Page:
среда, 10 июля 2019 г.

Not-Unsolved Mysteries: The “Lost” Apollo 11 Tapes

NASA — Apollo 11 patch.

July 9, 2019

With the 50th anniversary of the Apollo 11 moon landing approaching, reports have resurfaced that NASA lost some precious video footage of that first moonwalk.

Image above: Buz Aldrin assembles seismic experiment. Image Credits: NASA/Apollo 11.

Before diving into the details of two distinct events that seem to have become conflated, it’s worth emphasizing three key points:

— NASA searched for but could not locate some of the original Apollo 11 data tapes – “original” in the sense that they directly recorded data transmitted from the Moon. An intensive search of archives and records concluded that the most likely scenario was that the program managers determined there was no longer a need to keep the tapes — since all the video was recorded elsewhere — and they were erased and reused.

— The data on those tapes, including video data, was relayed to the Manned Spacecraft Center (now the Johnson Space Center), during the mission. The video was recorded there and in other locations; there is no missing video footage from the Apollo 11 moonwalk.

— The search discovered high-quality broadcast versions of the footage. NASA worked with Lowry Digital, a premier film restoration company, to process the video using techniques unavailable in 1969. The restored video was released in HD as part of the 40th anniversary of Apollo 11.

Further explanation means diving into the details of how Apollo sent data back to Earth and how NASA collected it.

Data from the Apollo 11 mission was sent from the spacecraft to three ground stations, one in California and two in Australia, which retransmitted it to the Manned Space Flight Center in Houston. The ground stations also recorded the data on special 1-inch, 14-track tapes, one track of which was for video. The video footage was recorded in «slow scan» — 10 video frames per second — which meant it couldn’t be directly broadcast over commercial television. The video was converted for broadcast and uplinked to a satellite, then downlinked to Houston, from which it was sent out to the world.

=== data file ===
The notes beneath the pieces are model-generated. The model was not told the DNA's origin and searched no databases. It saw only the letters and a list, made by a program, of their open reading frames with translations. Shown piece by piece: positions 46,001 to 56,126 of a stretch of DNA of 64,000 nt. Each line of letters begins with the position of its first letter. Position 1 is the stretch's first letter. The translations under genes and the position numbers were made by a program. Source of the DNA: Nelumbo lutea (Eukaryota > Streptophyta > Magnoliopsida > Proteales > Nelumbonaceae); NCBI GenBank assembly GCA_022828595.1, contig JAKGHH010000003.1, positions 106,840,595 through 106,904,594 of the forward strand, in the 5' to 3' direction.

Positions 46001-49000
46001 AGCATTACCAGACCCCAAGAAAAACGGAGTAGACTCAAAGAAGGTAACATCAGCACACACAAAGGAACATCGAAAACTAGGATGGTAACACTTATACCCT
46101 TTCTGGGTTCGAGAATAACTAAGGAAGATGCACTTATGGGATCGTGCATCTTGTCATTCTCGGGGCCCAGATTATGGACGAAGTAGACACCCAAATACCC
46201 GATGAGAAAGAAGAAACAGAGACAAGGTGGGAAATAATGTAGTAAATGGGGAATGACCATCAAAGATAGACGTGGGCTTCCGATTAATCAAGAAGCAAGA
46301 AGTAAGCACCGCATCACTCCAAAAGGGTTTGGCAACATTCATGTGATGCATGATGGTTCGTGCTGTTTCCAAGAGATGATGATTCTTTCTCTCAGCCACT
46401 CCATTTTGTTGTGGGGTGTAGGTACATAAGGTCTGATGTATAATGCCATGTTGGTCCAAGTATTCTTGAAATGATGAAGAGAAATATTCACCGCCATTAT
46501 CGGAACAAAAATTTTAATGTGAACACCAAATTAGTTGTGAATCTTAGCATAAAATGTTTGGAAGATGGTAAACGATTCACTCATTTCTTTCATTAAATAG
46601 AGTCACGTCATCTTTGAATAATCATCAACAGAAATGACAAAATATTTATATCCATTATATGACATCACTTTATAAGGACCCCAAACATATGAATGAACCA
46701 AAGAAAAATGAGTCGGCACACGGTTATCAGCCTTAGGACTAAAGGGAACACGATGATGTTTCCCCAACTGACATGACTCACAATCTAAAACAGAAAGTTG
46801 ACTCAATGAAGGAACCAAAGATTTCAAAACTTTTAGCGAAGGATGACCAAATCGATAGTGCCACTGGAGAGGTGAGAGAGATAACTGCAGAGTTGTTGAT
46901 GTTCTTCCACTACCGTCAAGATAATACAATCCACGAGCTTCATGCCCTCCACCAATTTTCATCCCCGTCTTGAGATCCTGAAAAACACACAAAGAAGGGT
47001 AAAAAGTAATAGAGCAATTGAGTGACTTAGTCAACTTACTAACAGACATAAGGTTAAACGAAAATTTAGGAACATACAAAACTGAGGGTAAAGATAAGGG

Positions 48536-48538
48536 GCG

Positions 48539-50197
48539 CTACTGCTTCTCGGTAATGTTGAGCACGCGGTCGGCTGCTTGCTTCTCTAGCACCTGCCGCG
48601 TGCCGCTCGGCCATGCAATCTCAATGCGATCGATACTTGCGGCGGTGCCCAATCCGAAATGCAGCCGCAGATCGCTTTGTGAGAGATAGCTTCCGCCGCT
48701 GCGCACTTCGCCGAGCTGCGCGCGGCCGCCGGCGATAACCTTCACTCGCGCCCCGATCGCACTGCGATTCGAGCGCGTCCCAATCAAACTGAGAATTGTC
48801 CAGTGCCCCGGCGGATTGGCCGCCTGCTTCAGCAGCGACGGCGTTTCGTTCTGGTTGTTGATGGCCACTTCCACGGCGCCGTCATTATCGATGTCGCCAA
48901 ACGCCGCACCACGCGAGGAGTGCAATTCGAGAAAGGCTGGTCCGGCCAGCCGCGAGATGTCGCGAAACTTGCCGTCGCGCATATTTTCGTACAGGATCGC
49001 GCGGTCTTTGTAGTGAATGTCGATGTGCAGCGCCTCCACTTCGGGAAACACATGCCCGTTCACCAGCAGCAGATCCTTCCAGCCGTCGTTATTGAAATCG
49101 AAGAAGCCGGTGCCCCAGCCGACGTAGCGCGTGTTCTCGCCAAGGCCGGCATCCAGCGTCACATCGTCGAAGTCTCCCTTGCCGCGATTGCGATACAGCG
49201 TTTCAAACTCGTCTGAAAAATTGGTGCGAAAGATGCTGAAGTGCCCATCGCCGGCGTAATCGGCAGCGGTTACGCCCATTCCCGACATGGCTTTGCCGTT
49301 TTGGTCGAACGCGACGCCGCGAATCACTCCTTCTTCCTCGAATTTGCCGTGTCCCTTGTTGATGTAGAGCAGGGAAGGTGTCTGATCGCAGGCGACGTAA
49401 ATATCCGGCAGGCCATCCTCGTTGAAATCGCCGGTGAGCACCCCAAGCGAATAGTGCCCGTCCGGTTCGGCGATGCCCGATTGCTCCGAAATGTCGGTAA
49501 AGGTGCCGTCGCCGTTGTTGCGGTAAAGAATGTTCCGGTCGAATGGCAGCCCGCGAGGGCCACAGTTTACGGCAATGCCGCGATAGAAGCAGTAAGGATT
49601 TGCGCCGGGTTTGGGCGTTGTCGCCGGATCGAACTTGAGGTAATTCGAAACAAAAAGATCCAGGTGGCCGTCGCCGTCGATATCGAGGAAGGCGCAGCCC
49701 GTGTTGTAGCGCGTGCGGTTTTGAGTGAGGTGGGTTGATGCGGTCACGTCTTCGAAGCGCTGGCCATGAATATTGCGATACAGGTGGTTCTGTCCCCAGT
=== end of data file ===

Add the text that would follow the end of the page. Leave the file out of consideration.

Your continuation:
In early 2005, responding to inquiries from NASA retirees and others, NASA began a search for the 14-track data tapes. Ultimately, the agency couldn’t find the tapes and determined that they had most likely been erased and used again, which was standard practice at the time. The search, led by NASA engineer Dick Nafzger, focused on finding the specific tapes, knowing the data had all been recorded and saved elsewhere.

«There was no video that came down slow scan that was not converted live, fed live, to Houston and fed live to the world,» Nafzger said at press conference showing some of the restored footage in 2009. «So, just in case anyone thinks there is video out there that hasn’t been seen, that is not the case.»

NASA News Briefing on Restored Apollo 11 Moonwalk Video — Clip 1

Video above: July 16, 2009 press conference on the search for and restoration of the Apollo 11 video. Video Credit: NASA.

During the search, though, Nafzger’s team came across video that had been converted to broadcast which was much higher quality than what they had been seeing.

“The team of people that I worked with, including myself obviously, was desperate to do something for history, if we could,» said Nafzger. «We came across broadcast-converted tapes during this search that were much better than we had seen. . . . We had tapes recorded in Sydney, Australia, during the mission. (We) found kinescopes at the National Archives that had not been viewed in 36 years that were made in Houston. We went to CBS archives and we found tapes that had been fed directly from Houston to CBS . .. . the raw data as recorded and archived.”

NASA News Briefing on Restored Apollo 11 Moonwalk Video — Clip 2

Video above: Working with a California company, NASA restored portions of the video and enhanced it for viewing in high definition and released the HD Apollo 11 videos in July 2009. Video Credit: NASA.

In 2019, a one-time NASA intern is selling what he describes as videotapes of the Apollo 11 moonwalk that he bought at an auction of surplus government goods. If the tapes are as described in the sale material, they are 2-inch videotapes recorded in Houston from the video that had been converted to a format that could be broadcast over commercial television and contain no material that hasn’t been preserved at NASA.

Related links:

NASA began a search for the 14-track data tapes: https://www.nasa.gov/mission_pages/apollo/apollo_tapes.html

Press conference showing some of the restored footage in 2009: http://www.youtube.com/watch?v=McyghW9rSIU

HD Apollo 11 videos: https://www.nasa.gov/multimedia/hd/apollo11_hdpage.html

Apollo 11: https://www.nasa.gov/mission_pages/apollo/apollo-11.html

Image (mentioned), Videos (mentioned), Text, Credits: NASA/Brian Dunbar.

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